Basics of Second-Degree Price Discrimination for Managerial Economics
How to Adjust to Long-Run Profit Elimination in a Monopoly
Price Elasticity and Demand in Managerial Economics

Managerial Economics: Measuring Regret with the Mini-Max Regret Criterion

The mini-max regret criterion in managerial economics bases business decisions on the maximum regret associated with each action. Regret measures the difference between each action’s payoff for a given state of nature and the best possible payoff for that state of nature.

You choose the action that has the smallest maximum regret.

image0.jpg

Given the information above, Global Airlines uses the mini-max regret criterion to determine what fare to set given it doesn’t know what’s going to happen to the price of oil. To apply the mini-max regret criterion, Global takes the following steps:

  1. Determine the regret for a 10-percent decrease in the price of oil.

    For a 10-percent decrease in the price of oil, the best payoff is $52 million with same fares. The regret for reducing fares is $2 million, $52 – $50, and the regret for raising fares is $10 million, $52 – $42. The maximum regret is $10 million.

  2. Determine the regret for no change in the price of oil.

    For no change in the price of oil, the best payoff is $56 million with reduced fares. The regret for keeping the same fares is $5 million, $56 – $51, and the regret for raising fares is $8 million, $56 – $48. The maximum regret is $8 million.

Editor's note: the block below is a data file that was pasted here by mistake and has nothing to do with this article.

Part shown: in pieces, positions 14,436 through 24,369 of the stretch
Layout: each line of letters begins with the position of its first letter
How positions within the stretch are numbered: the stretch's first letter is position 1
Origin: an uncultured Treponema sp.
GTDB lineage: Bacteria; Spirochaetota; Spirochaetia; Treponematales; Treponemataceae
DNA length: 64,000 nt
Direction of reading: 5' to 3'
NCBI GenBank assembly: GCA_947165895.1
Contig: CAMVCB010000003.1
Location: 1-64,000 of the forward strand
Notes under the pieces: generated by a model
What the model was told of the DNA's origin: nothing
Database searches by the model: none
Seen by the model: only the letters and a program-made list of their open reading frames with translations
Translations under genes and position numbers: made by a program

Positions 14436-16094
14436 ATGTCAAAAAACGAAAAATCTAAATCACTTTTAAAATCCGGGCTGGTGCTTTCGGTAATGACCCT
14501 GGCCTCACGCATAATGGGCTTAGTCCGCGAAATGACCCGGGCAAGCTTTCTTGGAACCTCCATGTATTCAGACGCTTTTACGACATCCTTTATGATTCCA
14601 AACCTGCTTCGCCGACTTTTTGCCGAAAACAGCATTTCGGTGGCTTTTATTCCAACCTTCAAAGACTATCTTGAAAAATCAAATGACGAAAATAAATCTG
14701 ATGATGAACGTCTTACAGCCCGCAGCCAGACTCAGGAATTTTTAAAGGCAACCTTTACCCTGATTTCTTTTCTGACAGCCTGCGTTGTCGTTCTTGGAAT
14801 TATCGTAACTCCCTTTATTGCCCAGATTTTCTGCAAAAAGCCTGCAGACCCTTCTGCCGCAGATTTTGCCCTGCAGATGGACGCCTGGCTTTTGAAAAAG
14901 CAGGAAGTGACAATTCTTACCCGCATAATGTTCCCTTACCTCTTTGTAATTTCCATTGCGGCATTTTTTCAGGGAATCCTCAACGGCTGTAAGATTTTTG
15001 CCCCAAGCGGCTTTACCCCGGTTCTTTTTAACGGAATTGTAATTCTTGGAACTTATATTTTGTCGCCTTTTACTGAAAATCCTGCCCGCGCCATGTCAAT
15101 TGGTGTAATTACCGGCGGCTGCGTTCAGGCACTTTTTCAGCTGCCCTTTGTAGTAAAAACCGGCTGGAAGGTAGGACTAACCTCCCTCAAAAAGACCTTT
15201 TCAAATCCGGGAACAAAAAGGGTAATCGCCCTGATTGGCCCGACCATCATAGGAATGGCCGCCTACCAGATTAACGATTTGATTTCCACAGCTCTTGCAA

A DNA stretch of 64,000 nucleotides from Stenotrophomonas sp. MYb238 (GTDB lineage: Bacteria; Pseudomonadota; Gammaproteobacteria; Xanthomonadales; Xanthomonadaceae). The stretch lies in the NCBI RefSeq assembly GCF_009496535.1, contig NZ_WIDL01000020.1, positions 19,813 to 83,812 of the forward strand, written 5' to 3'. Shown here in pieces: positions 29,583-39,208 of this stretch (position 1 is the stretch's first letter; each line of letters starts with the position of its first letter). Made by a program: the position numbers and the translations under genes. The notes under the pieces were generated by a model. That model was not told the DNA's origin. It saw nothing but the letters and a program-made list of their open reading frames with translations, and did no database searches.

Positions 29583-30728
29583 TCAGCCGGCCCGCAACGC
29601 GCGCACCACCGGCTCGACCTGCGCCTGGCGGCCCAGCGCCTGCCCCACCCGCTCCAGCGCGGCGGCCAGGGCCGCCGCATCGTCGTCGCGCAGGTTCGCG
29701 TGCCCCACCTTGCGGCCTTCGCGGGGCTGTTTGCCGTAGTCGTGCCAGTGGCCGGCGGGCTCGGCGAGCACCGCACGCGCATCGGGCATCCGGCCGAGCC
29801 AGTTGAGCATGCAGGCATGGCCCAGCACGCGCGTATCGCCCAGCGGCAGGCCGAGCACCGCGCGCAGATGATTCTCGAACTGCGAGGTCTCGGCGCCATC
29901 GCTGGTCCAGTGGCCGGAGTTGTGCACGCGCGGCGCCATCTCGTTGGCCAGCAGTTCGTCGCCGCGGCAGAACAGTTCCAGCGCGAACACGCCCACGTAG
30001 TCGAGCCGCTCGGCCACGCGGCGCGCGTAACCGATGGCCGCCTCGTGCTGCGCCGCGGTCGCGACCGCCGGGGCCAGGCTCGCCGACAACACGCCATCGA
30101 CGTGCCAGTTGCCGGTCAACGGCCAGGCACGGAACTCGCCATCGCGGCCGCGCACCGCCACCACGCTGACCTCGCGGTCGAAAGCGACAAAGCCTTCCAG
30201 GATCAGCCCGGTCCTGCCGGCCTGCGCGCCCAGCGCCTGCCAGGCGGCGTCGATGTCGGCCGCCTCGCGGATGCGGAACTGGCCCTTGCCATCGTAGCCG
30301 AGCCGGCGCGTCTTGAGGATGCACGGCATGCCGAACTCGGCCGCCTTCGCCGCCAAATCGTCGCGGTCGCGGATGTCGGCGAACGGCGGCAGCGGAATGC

3. Determine the regret for a 10-percent increase in the price of oil.

    For a 10-percent increase in the price of oil, the best payoff is $49 million with the same fares. The regret for reducing fares is $6 million, $49 – $43, and the regret for raising fares is $2 million, $49 – $47. The maximum regret is $6 million.

  4. Determine the regret for a 20-percent increase in the price of oil.

    For a 20-percent increase in the price of oil, the best payoff is $44 million with raising fares. The regret for reducing fares is $9 million, $44 – $35, and the regret for keeping the same fares is $3 million, $44 – $41. The maximum regret is $9 million.

  5. Choose the action with the minimum or smallest maximum regret.

    The illustration summarizes the regrets for each action. The maximum regret associated with reducing fares is $9 million. The maximum regret in the same-fares column is $5 million, and the maximum regret you see with raising fares is $10 million. Global Airlines should charge the same fares because its maximum regret of $5 million is smaller than the maximum regret associated with any other action.

The primary advantage of the mini-max regret decision criterion is its relative simplicity. This criterion’s disadvantages include its emphasis on the worst possible outcome, and it ignores risk as represented by an outcome’s probability of occurring.

image1.jpg
  • Add a Comment
  • Print
  • Share
blog comments powered by Disqus
How to Determine Where Marginal Revenue Equals Marginal Cost
How to Use Calculus with Consumer Choice in Managerial Economics
Basics of First-Degree Price Discrimination in Managerial Economics
Managerial Economics: Price Leadership in an Oligopoly
How to Maximize Profit with Derivatives
Advertisement

Inside Dummies.com